If you experience problems downloading a file, check if you have the proper application to view it first. In case of further problems read the IDEAS help page. Note that these files are not on the IDEAS site. Please be patient as the files may be large.

File URL: http://www.sciencedirect.com/science/article/pii/S0277-9536(11)00148-1
Download Restriction: Full text for ScienceDirect subscribers only

As the access to this document is restricted, you may want to look for a different version under "Related research" (further below) or search for a different version of it.

Article provided by Elsevier in its journal Social Science & Medicine.

Volume (Year): 72 (2011)
Issue (Month): 9 (May)
Pages: 1437-1446

as
in new window

Handle: RePEc:eee:socmed:v:72:y:2011:i:9:p:1437-1446
Contact details of provider: Web page: http://www.elsevier.com/wps/find/journaldescription.cws_home/315/description#description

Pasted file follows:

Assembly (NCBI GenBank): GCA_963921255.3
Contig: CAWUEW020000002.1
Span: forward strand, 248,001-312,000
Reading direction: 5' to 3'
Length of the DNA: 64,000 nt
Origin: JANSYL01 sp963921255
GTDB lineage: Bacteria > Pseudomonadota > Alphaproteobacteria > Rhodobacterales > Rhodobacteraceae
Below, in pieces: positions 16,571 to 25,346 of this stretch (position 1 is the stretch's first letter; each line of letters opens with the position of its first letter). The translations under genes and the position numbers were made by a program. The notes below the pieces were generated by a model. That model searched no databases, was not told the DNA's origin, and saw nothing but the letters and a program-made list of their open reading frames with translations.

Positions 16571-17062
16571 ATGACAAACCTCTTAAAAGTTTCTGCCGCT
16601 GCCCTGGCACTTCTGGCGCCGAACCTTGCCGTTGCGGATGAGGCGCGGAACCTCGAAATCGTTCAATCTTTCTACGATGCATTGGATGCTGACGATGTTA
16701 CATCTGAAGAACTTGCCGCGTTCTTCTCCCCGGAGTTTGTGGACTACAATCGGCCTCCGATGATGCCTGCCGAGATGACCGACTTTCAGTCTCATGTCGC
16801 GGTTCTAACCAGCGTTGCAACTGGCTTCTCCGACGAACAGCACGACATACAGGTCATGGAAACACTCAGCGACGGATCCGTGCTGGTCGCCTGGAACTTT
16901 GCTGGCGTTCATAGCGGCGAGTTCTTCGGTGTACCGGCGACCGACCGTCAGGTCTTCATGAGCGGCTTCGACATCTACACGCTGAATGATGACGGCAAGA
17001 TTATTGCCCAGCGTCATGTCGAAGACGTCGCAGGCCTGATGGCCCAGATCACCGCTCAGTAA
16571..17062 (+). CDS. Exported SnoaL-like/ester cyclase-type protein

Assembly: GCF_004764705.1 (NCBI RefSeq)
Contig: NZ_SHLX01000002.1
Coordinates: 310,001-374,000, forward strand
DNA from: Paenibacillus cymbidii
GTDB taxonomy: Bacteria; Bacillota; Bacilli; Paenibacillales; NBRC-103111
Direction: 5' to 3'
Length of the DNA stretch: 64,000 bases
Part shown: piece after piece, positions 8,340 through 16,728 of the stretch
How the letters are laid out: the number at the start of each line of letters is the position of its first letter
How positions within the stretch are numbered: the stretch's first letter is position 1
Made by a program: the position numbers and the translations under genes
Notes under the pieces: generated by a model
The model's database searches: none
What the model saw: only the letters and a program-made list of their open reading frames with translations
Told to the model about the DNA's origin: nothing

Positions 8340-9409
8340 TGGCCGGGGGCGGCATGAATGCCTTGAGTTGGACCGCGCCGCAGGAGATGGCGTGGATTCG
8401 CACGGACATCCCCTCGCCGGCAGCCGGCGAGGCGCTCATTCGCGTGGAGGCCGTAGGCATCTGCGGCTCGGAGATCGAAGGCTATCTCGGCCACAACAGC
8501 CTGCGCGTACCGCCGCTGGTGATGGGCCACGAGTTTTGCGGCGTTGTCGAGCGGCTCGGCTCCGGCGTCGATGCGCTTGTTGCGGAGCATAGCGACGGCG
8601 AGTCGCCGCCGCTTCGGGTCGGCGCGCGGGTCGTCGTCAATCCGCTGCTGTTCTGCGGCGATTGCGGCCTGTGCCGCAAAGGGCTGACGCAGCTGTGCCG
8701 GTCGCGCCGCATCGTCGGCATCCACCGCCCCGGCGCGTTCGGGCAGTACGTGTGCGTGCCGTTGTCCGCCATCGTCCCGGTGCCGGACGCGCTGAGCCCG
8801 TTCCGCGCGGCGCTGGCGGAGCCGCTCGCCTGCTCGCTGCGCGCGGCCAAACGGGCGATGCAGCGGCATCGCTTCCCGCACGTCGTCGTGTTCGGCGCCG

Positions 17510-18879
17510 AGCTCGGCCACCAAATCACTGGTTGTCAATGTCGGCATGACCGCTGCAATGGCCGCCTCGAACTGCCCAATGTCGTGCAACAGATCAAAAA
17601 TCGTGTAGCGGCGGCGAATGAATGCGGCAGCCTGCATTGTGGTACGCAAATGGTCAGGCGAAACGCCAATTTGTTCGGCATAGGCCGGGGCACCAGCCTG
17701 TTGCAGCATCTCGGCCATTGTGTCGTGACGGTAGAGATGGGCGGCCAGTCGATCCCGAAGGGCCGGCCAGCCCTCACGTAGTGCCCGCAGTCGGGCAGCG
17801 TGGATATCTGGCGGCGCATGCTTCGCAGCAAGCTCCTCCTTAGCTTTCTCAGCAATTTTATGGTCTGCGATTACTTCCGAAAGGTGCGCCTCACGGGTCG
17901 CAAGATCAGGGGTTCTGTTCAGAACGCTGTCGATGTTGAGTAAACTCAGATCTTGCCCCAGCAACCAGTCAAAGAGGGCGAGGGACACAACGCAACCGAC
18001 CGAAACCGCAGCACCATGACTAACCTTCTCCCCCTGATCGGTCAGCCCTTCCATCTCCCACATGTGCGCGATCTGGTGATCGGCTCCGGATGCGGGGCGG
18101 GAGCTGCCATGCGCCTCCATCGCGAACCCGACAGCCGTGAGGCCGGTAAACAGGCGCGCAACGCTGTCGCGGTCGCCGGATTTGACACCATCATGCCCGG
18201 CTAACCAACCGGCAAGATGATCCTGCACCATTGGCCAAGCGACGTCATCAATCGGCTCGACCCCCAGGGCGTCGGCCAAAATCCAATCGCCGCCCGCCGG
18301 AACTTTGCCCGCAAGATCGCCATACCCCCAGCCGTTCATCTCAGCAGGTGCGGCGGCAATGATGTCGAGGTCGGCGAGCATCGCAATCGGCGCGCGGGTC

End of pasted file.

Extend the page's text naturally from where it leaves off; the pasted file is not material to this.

Order Information: Postal: http://www.elsevier.com/wps/find/supportfaq.cws_home/regional
Web: http://www.elsevier.com/orderme/journalorderform.cws_home/315/journalorderform1/orderooc/id=654&ref=654_01_ooc_1&version=01

References listed on IDEAS
Please report citation or reference errors to , or , if you are the registered author of the cited work, log in to your RePEc Author Service profile, click on "citations" and make appropriate adjustments.:

as
in new window


  1. Esther Duflo, 2003. "Grandmothers and Granddaughters: Old-Age Pensions and Intrahousehold Allocation in South Africa," World Bank Economic Review, World Bank Group, vol. 17(1), pages 1-25, June.
  2. Jere R. Behrman & John Hoddinott, 2005. "Programme Evaluation with Unobserved Heterogeneity and Selective Implementation: The Mexican "PROGRESA" Impact on Child Nutrition," Oxford Bulletin of Economics and Statistics, Department of Economics, University of Oxford, vol. 67(4), pages 547-569, 08.